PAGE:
Several other housing proposals were cut from the governor’s proposal, including an extension of the 421a construction deadline and a replacement for another tax break, J-51. The governor had also proposed 421p, a 421a-like property tax break for localities outside New York City, but that failed as well.

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Efforts to ease office-to-residential conversions were thwarted on several fronts, including by opposition to lifting the cap on the city’s residential floor area ratio. Some lawmakers wanted to require affordable units in office conversions, without offering a tax break or subsidy.

Jim Whelan, president of the Real Estate Board of New York, said that New York would continue to be a “national embarrassment when it comes to housing policy” until lawmakers wise up.

“Earlier this year, Governor Hochul and Mayor Adams proposed ambitious and critically needed plans to create more housing for all New Yorkers,” he said in a statement last week. “In response, state legislative leaders proposed ideas driven by extremist ideology, a heaping dose of NIMBYism — and with little understanding of basic economics.”

Last year Hochul pitched legalizing accessory dwelling units statewide. She abandoned that, instead presenting ADUs as a way for localities to comply with her housing growth mandate. Another proposal that would authorize the city to legalize basement apartments also was excluded from the budget.

“These are self-inflicted wounds. There are plenty of models across the world of housing policies that create abundant housing, lowering rents, while also providing adequate protections to renters,” said Jay Martin, executive director of the Community Housing Improvement Program, in a statement. “What we need now is political will to act.”

His group had pushed for a measure allowing owners of rent-stabilized apartments a one-time rent reset on vacant units. CHIP will now push for the introduction of a standalone bill, but it is seen as a longshot because of tenant groups’ opposition.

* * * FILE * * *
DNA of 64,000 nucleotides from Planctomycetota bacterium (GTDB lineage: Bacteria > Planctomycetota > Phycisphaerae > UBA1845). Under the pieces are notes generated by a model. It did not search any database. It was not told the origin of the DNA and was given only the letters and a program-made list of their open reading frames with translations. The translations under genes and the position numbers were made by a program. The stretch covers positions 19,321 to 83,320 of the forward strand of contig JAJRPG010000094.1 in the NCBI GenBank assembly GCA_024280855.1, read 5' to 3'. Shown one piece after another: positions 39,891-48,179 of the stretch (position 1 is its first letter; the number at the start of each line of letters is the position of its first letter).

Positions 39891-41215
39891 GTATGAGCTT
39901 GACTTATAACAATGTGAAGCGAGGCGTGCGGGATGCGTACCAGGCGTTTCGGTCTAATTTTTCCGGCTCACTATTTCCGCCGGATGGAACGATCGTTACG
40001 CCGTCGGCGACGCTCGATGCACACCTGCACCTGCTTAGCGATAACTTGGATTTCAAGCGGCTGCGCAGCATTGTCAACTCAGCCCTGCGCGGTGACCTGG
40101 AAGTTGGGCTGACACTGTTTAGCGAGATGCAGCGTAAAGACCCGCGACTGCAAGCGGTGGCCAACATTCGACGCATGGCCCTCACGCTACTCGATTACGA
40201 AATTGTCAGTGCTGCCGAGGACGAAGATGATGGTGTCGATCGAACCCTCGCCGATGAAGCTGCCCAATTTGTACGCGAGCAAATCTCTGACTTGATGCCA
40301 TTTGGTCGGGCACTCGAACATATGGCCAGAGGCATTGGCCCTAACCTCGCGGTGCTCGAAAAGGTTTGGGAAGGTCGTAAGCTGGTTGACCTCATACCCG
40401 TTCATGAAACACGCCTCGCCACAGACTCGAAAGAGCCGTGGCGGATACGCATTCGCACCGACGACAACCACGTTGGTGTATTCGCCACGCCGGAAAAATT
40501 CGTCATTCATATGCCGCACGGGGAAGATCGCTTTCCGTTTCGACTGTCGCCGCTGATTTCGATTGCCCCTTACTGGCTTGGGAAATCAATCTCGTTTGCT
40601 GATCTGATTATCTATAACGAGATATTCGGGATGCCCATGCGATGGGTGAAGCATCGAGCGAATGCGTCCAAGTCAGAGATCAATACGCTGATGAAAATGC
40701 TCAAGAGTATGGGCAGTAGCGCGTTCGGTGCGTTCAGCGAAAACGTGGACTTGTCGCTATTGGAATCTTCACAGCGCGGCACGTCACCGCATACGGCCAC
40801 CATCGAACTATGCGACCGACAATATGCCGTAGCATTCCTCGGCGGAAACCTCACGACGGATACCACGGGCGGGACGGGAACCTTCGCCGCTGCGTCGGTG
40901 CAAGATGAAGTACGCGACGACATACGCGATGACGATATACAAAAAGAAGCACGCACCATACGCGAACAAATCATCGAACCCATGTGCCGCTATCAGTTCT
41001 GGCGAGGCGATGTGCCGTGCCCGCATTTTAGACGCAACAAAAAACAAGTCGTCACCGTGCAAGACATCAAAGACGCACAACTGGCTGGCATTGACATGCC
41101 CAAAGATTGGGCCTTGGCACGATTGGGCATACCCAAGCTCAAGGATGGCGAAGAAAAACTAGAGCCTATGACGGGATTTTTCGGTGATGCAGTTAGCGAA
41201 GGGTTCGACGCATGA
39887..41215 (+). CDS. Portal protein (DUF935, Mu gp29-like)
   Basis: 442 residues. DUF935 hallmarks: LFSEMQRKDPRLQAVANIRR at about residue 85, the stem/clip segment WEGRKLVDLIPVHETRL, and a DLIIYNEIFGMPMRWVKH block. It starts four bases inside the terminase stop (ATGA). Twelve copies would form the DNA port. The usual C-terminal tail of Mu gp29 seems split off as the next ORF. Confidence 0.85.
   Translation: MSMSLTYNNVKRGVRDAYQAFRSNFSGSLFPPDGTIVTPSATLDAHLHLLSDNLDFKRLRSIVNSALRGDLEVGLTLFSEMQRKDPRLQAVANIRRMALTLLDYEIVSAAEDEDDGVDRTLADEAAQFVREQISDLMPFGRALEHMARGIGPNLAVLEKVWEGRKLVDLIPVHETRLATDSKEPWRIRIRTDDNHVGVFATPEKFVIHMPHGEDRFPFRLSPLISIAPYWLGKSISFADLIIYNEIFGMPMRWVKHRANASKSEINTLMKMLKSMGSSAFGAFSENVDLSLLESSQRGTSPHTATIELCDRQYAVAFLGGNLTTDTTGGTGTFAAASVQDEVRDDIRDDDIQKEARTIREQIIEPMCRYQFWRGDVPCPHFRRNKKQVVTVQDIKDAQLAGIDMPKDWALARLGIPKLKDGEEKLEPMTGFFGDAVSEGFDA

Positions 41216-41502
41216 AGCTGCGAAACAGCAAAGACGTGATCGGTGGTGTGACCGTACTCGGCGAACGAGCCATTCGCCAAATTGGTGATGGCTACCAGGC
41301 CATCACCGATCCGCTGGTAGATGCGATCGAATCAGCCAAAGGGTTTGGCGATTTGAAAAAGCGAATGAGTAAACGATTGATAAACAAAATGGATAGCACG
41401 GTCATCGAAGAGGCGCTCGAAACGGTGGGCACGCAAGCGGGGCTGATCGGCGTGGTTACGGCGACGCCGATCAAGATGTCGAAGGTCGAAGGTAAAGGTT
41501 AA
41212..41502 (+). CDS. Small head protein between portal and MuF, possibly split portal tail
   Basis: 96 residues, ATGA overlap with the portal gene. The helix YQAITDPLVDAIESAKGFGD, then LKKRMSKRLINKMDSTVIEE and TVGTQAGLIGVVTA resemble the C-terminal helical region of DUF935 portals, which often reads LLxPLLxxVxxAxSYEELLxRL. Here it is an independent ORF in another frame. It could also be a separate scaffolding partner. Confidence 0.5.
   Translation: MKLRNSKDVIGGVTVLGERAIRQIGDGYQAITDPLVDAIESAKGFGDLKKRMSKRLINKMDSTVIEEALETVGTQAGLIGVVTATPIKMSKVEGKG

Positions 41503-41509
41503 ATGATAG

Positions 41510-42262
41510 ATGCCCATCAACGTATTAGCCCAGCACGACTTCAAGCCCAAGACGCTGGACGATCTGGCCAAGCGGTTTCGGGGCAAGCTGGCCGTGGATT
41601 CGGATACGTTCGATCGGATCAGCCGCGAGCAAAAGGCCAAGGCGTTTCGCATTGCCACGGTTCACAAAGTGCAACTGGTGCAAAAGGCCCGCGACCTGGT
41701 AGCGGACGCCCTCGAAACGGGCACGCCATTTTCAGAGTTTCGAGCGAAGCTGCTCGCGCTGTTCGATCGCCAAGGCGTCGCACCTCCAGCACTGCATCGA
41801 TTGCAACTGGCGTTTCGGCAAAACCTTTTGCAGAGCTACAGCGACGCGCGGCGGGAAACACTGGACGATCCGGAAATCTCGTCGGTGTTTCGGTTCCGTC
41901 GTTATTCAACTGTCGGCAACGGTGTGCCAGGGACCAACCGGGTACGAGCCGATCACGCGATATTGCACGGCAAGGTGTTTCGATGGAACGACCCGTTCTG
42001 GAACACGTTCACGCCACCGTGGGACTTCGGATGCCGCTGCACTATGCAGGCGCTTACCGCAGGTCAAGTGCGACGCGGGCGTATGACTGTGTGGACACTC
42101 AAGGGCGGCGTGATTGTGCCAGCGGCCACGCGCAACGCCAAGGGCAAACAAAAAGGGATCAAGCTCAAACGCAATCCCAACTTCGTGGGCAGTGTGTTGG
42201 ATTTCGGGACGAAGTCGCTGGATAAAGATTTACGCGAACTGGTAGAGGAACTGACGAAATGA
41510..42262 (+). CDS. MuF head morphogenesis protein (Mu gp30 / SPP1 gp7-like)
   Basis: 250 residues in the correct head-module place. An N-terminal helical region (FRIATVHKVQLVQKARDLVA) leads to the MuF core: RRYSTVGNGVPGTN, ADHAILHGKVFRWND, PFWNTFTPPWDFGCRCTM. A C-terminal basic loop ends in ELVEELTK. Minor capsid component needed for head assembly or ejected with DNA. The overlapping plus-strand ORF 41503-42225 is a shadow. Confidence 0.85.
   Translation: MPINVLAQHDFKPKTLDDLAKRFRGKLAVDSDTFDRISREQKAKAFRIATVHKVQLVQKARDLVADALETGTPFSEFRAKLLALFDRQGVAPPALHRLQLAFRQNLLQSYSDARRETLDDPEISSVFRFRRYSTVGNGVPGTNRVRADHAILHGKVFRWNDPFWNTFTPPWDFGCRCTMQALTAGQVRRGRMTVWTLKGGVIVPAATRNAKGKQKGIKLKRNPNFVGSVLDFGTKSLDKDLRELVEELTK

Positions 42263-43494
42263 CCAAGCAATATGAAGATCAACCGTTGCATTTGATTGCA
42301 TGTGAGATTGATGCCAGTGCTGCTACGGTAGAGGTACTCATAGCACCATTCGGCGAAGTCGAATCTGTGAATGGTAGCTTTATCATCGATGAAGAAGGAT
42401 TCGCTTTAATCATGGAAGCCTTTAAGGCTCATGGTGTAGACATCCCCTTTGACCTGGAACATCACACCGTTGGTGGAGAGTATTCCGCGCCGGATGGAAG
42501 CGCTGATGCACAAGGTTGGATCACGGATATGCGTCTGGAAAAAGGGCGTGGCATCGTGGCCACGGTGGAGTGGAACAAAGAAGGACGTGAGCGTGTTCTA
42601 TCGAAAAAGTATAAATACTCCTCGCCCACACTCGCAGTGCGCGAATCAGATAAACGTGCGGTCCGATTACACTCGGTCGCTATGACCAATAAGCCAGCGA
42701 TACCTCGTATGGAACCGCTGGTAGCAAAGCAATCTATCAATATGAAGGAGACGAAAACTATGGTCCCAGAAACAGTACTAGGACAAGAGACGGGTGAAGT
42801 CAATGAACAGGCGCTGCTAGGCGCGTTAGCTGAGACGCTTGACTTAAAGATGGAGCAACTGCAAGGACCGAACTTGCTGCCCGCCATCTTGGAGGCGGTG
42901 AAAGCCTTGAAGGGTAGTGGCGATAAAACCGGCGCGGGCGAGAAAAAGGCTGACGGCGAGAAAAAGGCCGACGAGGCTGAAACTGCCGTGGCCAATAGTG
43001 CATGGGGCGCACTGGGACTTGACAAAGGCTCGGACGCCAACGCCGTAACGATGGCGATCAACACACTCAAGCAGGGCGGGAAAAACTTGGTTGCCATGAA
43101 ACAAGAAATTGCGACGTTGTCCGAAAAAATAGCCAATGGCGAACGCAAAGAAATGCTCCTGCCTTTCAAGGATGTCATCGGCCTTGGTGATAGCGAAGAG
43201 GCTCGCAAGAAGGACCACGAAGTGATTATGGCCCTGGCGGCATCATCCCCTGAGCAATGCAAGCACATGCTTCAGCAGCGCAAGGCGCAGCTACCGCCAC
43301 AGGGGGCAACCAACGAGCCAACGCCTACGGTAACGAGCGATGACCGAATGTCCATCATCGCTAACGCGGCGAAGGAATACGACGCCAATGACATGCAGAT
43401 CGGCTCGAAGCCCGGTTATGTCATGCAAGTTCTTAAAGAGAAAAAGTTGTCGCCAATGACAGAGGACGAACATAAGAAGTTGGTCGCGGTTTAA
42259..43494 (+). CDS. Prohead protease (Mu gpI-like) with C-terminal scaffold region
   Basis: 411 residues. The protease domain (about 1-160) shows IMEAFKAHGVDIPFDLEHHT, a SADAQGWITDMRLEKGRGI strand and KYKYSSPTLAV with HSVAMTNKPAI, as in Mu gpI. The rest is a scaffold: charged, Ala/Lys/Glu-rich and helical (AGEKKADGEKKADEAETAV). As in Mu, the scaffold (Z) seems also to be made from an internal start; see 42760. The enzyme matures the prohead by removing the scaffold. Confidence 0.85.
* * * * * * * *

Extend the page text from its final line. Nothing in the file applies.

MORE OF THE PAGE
Even policies that seemed to have consensus among landlords and tenant advocates, such as a state-based rental voucher program, did not survive the process. Both the Assembly and Senate’s one-house budget bills included funding for such a program. 

Tenant advocates, who opposed the governor’s broader housing plan because it did not include good cause eviction, are pushing for the vouchers and eviction protections to be approved before the end of the legislative session. Housing Justice for All on Friday called the budget an “embarrassment and a collective failure.”

“Tenants were clear: Without strong rental assistance and protections from unjust evictions, Hochul’s plan simply would not deliver,” campaign coordinator Cea Weaver said in a statement. “But rather than negotiate for these common-sense proposals to improve upon her plan, Governor Hochul dug in her heels and refused to even negotiate on a compromise with legislative leaders.”

Lawmakers have until June 8 — the last day of this year’s legislative session — to pass bills. They will then adjourn until January.

Suzannah Cavanaugh contributed reporting.